Baby’s First 100 Days by Margret Stephensen Meere, BA, BHSc, RN, RM.
Call me crazy, but even without a newborn baby in my home or any plans on having another, I jumped at the opportunity to do a book review on Baby’s First 100 Days by Margret Stephensen Meere, BA, BHSc, RN, RM. Ever since my first pregnancy, I’ve become an avid reader of parenting books. During my pregnancy, I spent many hours thumbing through parenting books and surfing the internet for as much information I could find on how to prepare for the arrival of my firstborn. I gathered enough books to start my own library on infant care and parenting. I always thought it’d be a lot easier to have one “go to” book, with the top tips on how to create a healthy and happy environment for a newborn and the rest of the family. Too bad, I didn’t find it back then. Baby’s First 100 Days would have been my personal favorite “go-to” book for the basics on how to solve the mysteries of a crying, tired, and hungry newborn baby. So, now this book will be at the top of my shopping list for all my friends and family expecting their next new bundle of joy.
Baby’s First 100 Days is full of valuable information on how to understand an baby’s first 100 days and more! It covers issues with sleeping, types of crying, feeding patterns, how to settle a fussy baby as well as how to nurture the newborn parent all within less than 100 pages. I mention the size of the book because this would fit into anyone’s diaper bag or nightstand (an added benefit for any parent that needs to fit reading into their busy schedule!). The book’s information is well-organized, easy to read and includes detailed photos and diagrams to further explain each concept.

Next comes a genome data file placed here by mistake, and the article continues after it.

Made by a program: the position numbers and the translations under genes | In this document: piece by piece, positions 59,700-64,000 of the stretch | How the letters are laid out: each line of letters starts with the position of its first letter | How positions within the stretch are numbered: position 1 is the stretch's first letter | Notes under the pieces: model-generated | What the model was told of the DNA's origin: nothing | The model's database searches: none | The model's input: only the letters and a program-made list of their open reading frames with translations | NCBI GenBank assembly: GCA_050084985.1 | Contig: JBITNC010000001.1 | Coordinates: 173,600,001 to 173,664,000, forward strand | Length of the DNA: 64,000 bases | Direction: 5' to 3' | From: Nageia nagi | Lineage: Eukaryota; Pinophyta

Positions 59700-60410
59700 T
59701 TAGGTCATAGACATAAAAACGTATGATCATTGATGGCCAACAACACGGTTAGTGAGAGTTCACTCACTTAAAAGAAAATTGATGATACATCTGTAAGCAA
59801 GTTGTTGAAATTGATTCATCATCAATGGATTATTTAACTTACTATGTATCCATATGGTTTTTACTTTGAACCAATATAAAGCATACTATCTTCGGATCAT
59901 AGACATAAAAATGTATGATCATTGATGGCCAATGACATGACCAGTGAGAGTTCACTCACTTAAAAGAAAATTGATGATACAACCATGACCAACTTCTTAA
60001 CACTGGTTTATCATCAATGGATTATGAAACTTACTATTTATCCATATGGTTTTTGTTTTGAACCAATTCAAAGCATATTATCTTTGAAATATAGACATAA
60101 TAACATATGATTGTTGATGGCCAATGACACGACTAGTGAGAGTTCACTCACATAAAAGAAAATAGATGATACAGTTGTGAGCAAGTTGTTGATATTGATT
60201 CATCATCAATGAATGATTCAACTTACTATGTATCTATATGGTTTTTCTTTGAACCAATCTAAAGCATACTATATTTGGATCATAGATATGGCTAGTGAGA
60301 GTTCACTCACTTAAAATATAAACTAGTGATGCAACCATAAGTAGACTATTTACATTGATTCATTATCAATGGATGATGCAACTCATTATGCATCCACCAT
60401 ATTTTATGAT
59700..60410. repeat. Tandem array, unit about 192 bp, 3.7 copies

My favorite book sections are “Tired Signs” and “Crying.” “Tired Signs” explains a tired baby’s body language from head to toe and includes great example photographs. The photographs do a great job at indicating what non-verbal signs to look for when trying to figure out how the baby is feeling. In the “Crying” section covers the types of crying and physical benefits of crying for a baby. Learning these benefits will definitely help any parent (or anyone around a crying baby) cope with a crying baby and ease their minds knowing that there are also health benefits to letting a baby exercise their lungs. In addition to being filled with very useful tips, this book delivers the information in a supportive, nonjudgmental way. There are too many books out there that leave parents worrying if they are doing a good job. This book not only gave me insight to a baby’s life in the first 100 days, but also left me feeling ok with decisions I made regardless of the overall parenting style I’ve chosen for my family. I highly recommend this book to anyone that’s ever wondered, “Why is that baby so fussy?”